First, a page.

Proposed bill could turn Civitas Institute into an official UT college

Ali Juell, Senior News Reporter

The Civitas Institute, UT’s conservative think tank established in 2022, has been no stranger to change during its brief yet contentious tenure as part of the University. If a new bill is passed in the state legislature, the institute may once again shift gears to become an official UT college.

SB 2030 would officially change the institute into the Civitas School of Civic and International Leadership — a formal college within the University — by Jan. 15 next year. The college would aid the University in educating future leaders in free industry and promoting independent thought, civil discourse and free speech according to the bill text.

“Through legislative action, Civitas Institute will be a leader in research, education and policy based on free markets, individual liberty and the philosophical and historical foundations of a free society,” said the bill’s author state Sen. Brandon Creighton in a statement according to the Texas Tribune.

The Civitas Institute previously touted itself as a medium for teaching “constitutionalism, limited government, free enterprise and markets and individual liberty,” according to a UT press release. The think tank’s creation was backed by Lt. Gov. Dan Patrick to encourage free speech at the University.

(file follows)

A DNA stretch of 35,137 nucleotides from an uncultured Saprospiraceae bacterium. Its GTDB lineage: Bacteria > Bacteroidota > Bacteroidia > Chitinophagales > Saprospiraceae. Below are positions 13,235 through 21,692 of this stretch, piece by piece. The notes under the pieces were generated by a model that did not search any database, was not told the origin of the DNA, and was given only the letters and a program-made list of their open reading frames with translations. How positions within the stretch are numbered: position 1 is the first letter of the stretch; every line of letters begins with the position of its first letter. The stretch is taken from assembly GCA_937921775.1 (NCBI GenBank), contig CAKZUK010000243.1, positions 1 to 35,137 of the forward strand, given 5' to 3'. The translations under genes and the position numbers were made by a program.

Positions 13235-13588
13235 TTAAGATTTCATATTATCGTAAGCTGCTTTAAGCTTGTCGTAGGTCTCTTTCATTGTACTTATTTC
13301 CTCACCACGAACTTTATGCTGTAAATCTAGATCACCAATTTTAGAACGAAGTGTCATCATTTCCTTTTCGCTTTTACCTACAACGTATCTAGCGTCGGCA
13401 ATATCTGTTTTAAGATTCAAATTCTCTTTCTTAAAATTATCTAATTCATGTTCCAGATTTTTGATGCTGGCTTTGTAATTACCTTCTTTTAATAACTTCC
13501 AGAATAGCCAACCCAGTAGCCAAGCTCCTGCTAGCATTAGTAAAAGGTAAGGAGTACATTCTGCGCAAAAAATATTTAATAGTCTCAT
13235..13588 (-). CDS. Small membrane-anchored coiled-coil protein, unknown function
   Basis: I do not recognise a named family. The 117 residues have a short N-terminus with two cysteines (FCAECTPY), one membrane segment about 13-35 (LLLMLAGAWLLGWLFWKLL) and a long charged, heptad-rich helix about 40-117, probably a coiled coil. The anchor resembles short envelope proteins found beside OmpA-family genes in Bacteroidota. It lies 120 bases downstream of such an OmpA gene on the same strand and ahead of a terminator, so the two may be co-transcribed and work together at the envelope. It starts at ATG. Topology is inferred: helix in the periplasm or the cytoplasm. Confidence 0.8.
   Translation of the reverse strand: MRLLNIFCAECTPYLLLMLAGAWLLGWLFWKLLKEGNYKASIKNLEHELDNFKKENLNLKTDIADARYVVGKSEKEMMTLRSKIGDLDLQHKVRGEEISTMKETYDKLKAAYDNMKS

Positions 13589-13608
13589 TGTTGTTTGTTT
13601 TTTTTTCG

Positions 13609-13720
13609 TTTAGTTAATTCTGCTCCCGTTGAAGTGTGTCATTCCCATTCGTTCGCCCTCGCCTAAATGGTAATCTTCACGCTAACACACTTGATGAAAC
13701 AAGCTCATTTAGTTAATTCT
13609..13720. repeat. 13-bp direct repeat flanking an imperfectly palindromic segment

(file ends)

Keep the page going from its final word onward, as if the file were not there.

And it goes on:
As an official college, the Civitas School would require a dean and 15 tenure or tenure-track faculty members. The bill also outlines that the school’s inaugural dean would appoint a board of advisors with consultation from the University’s president and the UT System Board of Regents.

In addition, the bill would give the college’s board the opportunity to once again change the school’s name. The think tank was originally called the Liberty Institute before copyright challenges forced a name change.

The Civitas Institute previously garnered criticism from the UT community for prioritizing the interests of donors over student needs. The Tribune obtained emails between the Institute’s founders and professors Richard Lowery and Carlos Carvalho in 2021 saying they were disappointed with the hiring process and that the think tank steered away from its original intent.

The Civitas Institute declined to comment on this story.

The bill has been recommended to the Senate Higher Education Committee for review and, if approved, will then face a floor vote in the Senate.